Some folks admit loving Monica Radio: Writers of song parodies could hardly live without her now.

On the Air

March 08, 1998|By Chris Kaltenbach | Chris Kaltenbach,SUN STAFF

Say what you will about Monicagate, it's been a song parodist's dream.

"The White House keeps writing our show for us," says Kenny Campbell, one-half of the JoJo & Kenny morning show on WWMX-FM (106.5). "You know, the Lord loves a scandal."

As do Campbell and other radio-station types, all of whom have written "tributes" to the Clinton-Lewinsky affair. The songs, heard primarily during the morning shows on WWMX, WQSR-FM (105.7), WIYY-FM (97.9) and WHFS-FM (99.1), share several traits: They're all sung to the tune of popular songs, they all feature bad Clinton imitations and they're all merciless.

"When you do a show like we do, full of comedic material, there's just too much material there," says WQSR's Steve Rouse, host of Baltimore's top-rated morning program. "It's funny stuff. Regardless of how you feel about it, it's funny stuff."

Sung to the tune of "My Favorite Things" (from "The Sound of Music"), WQSR's ditty takes the opportunity to poke fun at the entire Clinton presidency:

Susan McDougal and Gennifer Flowers,

Horny young interns who while 'way the hours,

Profits from futures that Hillary brings,

These are a few of my favorite things.

"This particular Clinton thing, somebody e-mailed me the lyrics," says Rouse, whose vocals bring to mind both the president and Elmer Fudd.

"Bill Clinton's Favorite Things" is one in a long line of musical parodies put together by Stevie and the Satellites, which includes Rouse and other members of his morning-show crew (Maynard G. and Scott Parker), plus Frank Myers, Fred Zang, Steve Drepperd, John Sigmund and Annie Newell.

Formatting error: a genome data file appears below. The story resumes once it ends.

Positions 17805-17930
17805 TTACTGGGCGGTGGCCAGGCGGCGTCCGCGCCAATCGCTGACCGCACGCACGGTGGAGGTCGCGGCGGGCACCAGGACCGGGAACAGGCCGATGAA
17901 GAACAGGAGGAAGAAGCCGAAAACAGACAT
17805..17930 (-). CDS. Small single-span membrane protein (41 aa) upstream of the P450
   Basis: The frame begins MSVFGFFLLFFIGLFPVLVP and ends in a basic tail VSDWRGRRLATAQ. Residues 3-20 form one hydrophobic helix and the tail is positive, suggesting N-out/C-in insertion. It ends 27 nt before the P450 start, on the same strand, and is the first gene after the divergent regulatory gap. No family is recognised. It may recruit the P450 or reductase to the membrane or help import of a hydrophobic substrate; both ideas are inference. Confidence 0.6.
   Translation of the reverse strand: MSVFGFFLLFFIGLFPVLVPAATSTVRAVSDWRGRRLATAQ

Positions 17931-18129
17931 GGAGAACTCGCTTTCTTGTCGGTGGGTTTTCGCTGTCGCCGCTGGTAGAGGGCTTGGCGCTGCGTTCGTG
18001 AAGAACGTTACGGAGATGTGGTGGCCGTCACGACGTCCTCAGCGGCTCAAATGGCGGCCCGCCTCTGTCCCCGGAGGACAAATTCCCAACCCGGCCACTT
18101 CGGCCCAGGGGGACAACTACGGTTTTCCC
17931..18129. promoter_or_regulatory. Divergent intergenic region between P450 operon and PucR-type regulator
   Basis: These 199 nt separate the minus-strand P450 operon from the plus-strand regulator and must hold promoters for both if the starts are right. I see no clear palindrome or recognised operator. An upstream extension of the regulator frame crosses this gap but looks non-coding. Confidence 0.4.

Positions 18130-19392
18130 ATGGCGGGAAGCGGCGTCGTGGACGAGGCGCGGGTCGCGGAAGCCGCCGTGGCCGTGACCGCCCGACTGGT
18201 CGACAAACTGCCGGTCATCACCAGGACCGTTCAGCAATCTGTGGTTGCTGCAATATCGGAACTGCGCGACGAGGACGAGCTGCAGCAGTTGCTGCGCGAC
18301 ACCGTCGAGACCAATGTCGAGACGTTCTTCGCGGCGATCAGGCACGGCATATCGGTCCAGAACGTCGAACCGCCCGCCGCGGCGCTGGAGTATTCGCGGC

During the past 10 years, they've recorded more than 100 songs and released nine albums, with the profits going to charity.

At WWMX, which shares a parent company (American Radio Systems) with WQSR, JoJo and Kenny have joined with producer Scott Davies to produce a trio of parodies, sung to the tune of Motley Crue's "Girls Girls Girls," ZZ Top's "Sharp-Dressed Man" (re-titled "Teflon Man") and Elvis Costello's "Veronica."

The last contains this jab at White House intern Monica Lewinsky:

Well, we've all seen that pretty toothy grin of yours,

Now that you're a big news-making star.

And we still ain't sure if you're lyin' or not,

But we know your name is Monica

"I wrote a new song yesterday -- it took about an hour to write, maybe 90 minutes to put together," says Campbell, who writes the lion's share of the lyrics and provides the musical backgrounds, using either a guitar or digital keyboard (which can duplicate the sounds of drums, bass, piano and other instruments).

At WIYY, the parodists have reached back to the '60s for material, borrowing from Cream's "White Room" to come up with "White House":

Oval Office has no corner,

So we chase 'round.

They're so eager,

Star-struck youngsters,

I'm a sex-hound.